The key question is how they've implemented video. There were some technical limitations to image capture using SLR that made video difficult. So, if video is included by adding a cell-phone like pinhole camera to the body, that's a very different story than if the video image is collected through the same optics as the photos. Will have to give this one a look.

    Dave
     
  14. OreoCookie macrumors 68030

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    Video is through the lens, not some pinhole. With a fisheye, you'll be able to capture different pictures than with a tele zoom. It's a nice feature, but nfm. I'm a photo guy.
     
  15. rogersmj macrumors 68020

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    Oh don't worry, it's not being captured through some secondary system. It's being captured through the same lens and sensor as the stills. Check out the video samples, they look fantastic.
     
  16. bam bam macrumors newbie

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    #16
    Wow. Those video clips are terrific.

    I may have to rethink the D90....I originally rolled my eyes when I heard about the video capability.

    I have a D80 now but also tote around a camcorder for my little kids events. It is a pain switching between the two devices some times. I generally shoot 80% photo and 20% video.

    I've been considering upgrading to the D300 because of the improved sensor, ISO performance and metering. But I'm still a relative photography newbie and occasionally rely on the Auto mode or one of the digi-vari program modes if I can't get the shot right. I generally force myself to shoot in A or P, but I like having the option to let the camera take over in certain situations. The D300 only has M,A,S,P. The D90 has all the improved tech specs of the D300 but is still geared to the consumer market for ease of use.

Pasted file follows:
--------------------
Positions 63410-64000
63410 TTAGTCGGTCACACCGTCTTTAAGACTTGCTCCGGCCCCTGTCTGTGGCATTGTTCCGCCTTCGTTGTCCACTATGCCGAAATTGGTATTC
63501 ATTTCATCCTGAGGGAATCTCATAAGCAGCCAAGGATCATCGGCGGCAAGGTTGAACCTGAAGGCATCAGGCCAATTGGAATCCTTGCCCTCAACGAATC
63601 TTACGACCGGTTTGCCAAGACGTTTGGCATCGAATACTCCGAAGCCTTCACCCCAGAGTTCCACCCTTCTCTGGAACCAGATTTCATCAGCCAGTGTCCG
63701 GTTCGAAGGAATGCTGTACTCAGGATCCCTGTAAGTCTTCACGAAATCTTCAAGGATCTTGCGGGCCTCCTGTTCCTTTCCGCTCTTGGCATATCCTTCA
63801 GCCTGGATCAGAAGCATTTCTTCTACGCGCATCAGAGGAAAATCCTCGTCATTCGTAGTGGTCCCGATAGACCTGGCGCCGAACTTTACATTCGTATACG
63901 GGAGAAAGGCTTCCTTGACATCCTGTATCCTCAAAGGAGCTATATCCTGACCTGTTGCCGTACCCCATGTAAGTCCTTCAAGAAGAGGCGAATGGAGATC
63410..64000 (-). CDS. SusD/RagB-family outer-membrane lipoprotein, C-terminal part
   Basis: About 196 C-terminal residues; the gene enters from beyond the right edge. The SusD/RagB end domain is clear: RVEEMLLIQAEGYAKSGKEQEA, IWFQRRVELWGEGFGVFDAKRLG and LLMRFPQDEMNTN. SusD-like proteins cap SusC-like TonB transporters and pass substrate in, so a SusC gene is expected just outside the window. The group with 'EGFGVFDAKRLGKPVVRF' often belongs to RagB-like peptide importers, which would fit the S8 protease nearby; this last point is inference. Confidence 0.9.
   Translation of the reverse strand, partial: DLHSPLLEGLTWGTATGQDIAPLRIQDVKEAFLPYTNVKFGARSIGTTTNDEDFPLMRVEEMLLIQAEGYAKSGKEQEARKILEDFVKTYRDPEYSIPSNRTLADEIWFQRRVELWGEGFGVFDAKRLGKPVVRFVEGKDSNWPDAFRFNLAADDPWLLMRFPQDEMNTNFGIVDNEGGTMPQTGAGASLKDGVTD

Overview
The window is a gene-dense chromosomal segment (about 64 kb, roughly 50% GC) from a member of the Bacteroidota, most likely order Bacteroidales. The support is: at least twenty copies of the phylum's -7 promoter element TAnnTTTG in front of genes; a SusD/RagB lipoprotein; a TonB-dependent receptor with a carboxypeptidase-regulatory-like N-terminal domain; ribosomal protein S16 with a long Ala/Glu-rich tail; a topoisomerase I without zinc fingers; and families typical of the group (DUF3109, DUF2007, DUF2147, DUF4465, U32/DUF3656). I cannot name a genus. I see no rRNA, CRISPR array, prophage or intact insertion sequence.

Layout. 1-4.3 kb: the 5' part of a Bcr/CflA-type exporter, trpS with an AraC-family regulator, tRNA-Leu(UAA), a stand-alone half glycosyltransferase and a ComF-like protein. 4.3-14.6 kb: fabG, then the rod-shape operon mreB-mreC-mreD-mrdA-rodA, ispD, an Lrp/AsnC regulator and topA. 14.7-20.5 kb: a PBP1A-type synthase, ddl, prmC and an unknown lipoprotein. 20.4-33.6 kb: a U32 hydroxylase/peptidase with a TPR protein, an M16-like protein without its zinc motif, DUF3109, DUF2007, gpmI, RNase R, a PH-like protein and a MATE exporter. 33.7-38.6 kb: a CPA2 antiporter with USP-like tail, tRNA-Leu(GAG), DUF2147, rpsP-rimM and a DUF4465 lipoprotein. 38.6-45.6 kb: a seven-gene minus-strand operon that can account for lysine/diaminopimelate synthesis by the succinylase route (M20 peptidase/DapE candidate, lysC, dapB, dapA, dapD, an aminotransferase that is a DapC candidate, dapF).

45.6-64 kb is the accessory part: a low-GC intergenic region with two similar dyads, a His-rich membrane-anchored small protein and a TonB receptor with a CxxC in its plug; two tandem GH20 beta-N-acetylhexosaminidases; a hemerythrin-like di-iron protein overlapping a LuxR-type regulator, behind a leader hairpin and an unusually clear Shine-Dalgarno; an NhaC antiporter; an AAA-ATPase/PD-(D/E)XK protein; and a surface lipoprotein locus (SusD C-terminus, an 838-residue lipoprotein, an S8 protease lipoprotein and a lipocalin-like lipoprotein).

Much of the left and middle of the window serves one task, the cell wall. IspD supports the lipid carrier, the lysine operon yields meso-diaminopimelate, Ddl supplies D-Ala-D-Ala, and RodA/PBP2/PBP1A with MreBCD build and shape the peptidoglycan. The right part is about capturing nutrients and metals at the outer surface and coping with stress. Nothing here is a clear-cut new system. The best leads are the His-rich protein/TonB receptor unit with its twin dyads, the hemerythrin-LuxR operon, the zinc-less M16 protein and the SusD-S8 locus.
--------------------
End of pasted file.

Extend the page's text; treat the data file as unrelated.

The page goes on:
Now I'll give the D90 a serious look.
     
  17. Westside guy macrumors 601

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    #17
    I'll be curious to see if people use the video mode. Having voice annotation (which I'm just assuming, given the movie mode) would be nice.

    Seems like a decent upgrade.

    The biggest question, though, is... what will they name its eventual successor?? :D
     
  18. Trajectory macrumors 6502a

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    I'd like to know how the Live View works, because if you're not looking directly through the lens, how can it provide an accurate View via a small LCD screen?
     
  19. Dave00 macrumors 6502a

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    #19
    Indeed it is. And that opens a lot of possibilities, including improved low-light filming. The sample movies are good stuff. I wonder though, is the shallow depth-of-field going to happen on every video, or are they just highlighting the ability? They say autofocus is off during shooting, but it sure looks like manual focus is fully enabled. Can you zoom while filming? Looks possible manually, but not sure if you can using the controls.
     
  20. rogersmj macrumors 68020

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    #20